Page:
History of Japanese Baseball Cards
Japanese Baseball Cards 1953-64
At the end of the occupation the plethora of Japanese baseball cards ended. For an unknown reason, baseball menko’s popularity diminished resulting in few issues from 1953 to 1955. Bromide and game-card production continued, but the number of these sets also declined. From 1953-55, the most common cards are game sets issued as inserts by Yakyu Shonen and Omoshiro magazines.
1957 Colorized Menko
In 1956 a new type of menko emerged. Often called “Tobacco-sized menko” by American collectors, these cards are rectangular, measuring 113/16 by 3 inches with player photos on the front. This style dominated the Japanese card industry from 1957 until they abruptly stopped in 1964. The earliest Tobacco-sized menko were black and white but soon colorized photos predominated.
To date over 85 “Tobacco-sized menko” sets have been cataloged and at least a dozen more sets are known to exist. Many of these sets contain approximately 40 cards, but some are much larger. These cards were usually packaged in envelopes made of newspaper (one card per pack) and these envelopes would be strung together by running a string through a hole punched through the top of the envelope. These bundles are known as taba. Purchasers would pull a pack off the taba. About a half dozen cards in each taba would be stamped with the number 1, 2, or 3 on the back. These are known as prize cards. The finder of a prize card could choose an item off a poster-sized display sheet. Third prize was usually a pair of cards, second prize an uncut group of four cards, and first prize an uncut sheet of 16 or 20 cards. These prizes were often cut into individual cards by children so hand-cut cards with uneven boarders are common.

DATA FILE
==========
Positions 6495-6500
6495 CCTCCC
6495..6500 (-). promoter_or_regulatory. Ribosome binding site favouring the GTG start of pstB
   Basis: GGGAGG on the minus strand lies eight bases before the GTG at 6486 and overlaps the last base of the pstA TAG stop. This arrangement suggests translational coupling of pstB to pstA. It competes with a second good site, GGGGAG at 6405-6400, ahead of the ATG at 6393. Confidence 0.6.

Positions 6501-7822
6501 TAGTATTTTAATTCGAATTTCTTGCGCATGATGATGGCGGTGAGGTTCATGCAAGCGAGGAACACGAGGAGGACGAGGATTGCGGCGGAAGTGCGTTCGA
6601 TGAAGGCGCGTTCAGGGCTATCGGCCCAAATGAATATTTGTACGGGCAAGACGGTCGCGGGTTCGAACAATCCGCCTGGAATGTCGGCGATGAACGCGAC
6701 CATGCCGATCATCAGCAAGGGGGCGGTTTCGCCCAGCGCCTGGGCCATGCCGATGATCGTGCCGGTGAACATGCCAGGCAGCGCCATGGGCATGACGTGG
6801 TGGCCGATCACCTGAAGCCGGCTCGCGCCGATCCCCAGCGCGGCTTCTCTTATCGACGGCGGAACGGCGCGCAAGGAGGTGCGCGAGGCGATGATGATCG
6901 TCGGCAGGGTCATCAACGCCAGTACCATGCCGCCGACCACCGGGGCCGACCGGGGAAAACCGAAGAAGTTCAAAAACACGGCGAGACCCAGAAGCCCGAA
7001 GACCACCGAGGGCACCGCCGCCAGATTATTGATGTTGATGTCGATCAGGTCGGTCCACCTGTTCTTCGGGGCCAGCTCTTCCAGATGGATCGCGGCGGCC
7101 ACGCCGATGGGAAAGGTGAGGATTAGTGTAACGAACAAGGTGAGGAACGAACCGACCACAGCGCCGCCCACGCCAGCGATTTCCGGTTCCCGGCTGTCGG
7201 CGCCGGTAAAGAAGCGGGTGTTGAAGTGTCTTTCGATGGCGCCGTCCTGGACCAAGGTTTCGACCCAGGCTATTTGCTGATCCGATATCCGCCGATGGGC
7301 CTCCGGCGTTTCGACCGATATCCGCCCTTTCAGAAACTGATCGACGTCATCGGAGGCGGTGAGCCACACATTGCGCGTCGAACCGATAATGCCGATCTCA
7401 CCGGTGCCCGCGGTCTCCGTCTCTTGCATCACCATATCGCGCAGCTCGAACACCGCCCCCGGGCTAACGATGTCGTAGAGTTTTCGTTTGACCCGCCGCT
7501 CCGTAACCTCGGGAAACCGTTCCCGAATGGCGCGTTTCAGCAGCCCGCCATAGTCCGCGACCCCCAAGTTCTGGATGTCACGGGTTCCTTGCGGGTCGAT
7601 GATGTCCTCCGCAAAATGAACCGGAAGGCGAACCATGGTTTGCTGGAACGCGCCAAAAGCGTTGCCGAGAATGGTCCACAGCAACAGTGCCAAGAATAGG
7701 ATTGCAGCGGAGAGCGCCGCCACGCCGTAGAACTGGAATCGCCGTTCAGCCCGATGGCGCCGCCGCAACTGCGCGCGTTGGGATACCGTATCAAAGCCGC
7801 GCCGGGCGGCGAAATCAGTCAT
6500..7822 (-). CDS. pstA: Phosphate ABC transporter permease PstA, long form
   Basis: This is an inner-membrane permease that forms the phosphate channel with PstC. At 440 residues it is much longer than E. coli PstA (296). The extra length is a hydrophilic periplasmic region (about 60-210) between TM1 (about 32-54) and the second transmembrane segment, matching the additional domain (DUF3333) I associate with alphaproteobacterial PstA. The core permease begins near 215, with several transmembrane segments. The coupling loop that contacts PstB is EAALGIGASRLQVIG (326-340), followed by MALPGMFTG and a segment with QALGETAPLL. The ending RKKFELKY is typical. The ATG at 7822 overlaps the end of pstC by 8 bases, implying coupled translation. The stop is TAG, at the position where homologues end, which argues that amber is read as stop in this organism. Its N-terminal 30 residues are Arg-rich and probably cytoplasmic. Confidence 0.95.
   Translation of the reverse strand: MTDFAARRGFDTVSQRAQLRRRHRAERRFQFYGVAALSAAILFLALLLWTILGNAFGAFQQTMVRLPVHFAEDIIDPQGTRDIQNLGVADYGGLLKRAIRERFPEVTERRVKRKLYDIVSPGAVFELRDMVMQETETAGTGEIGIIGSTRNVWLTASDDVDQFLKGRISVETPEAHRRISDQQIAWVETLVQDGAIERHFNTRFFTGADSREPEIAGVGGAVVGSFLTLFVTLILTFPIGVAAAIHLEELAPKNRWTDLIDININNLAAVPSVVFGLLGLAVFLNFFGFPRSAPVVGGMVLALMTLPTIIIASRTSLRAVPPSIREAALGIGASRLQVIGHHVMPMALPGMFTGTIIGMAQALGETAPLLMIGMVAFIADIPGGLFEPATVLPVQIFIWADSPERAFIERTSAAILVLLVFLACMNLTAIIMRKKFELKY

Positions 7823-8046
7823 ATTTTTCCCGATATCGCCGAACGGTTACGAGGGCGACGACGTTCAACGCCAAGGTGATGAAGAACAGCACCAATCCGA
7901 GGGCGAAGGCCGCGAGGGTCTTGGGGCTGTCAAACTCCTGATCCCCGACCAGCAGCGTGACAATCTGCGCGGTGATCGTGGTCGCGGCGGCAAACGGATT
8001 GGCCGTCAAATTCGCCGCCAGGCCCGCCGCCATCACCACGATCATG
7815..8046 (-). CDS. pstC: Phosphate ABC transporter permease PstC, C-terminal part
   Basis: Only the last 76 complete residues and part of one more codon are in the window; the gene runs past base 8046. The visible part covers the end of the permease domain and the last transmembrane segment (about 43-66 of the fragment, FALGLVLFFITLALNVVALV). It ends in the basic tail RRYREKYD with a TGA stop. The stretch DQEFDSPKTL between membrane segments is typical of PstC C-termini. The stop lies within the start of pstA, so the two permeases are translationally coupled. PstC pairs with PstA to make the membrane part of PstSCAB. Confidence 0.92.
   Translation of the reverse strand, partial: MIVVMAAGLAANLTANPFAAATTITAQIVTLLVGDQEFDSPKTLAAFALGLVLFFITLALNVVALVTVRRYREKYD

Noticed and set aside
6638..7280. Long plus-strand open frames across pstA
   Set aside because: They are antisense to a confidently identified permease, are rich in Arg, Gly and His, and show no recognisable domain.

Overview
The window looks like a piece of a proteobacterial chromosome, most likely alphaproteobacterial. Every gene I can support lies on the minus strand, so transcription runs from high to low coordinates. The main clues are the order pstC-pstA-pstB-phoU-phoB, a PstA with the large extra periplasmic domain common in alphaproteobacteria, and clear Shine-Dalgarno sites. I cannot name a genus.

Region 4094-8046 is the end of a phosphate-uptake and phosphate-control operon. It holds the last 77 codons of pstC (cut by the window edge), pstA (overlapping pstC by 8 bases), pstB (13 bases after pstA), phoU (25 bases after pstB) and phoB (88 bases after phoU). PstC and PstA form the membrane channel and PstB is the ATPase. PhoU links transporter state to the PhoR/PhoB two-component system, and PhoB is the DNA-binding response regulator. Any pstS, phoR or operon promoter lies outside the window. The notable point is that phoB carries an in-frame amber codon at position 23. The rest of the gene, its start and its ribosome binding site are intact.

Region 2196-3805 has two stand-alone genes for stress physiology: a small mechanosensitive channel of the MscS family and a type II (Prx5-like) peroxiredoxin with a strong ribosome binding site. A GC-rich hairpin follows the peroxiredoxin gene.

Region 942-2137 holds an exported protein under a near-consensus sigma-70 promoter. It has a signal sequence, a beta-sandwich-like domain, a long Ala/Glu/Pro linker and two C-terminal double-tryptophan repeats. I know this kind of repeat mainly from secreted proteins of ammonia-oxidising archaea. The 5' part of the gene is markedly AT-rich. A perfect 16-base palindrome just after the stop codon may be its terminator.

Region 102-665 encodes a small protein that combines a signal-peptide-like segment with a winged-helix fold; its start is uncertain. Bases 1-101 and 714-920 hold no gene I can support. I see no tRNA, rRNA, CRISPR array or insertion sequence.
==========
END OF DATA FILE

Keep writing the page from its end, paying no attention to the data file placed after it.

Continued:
Menko Prize Card
Menko Display Sheet
In the late 1950s, two stars emerged who would transform Japanese ball. The first was Shigeo Nagashima, known as Mr. Giants and considered Japan’s most popular and greatest player. The second was his teammate Sadaharu Oh, who would become the world's home run leader. Because of there were many menko manufacturers at the time and each produced multiple sets, there are over 60 Oh rookies.
Shigeo Nagashima and Sadaharu Oh Menko
Tobacco-sized menko also include a number of foreigners (called gaijin) who played in Japan. Among these are three rare cards: 1962 Chunichi Dragons teammates Don Newcombe and Larry Doby, and an error card of Cuban-born Chico Barbon that actually depicts Jackie Robinson.
Candy and gum cards continued to be produced I the early 1960s. Unlike the candy cards of the early 1950s, these later cards were mostly produced on thick stock.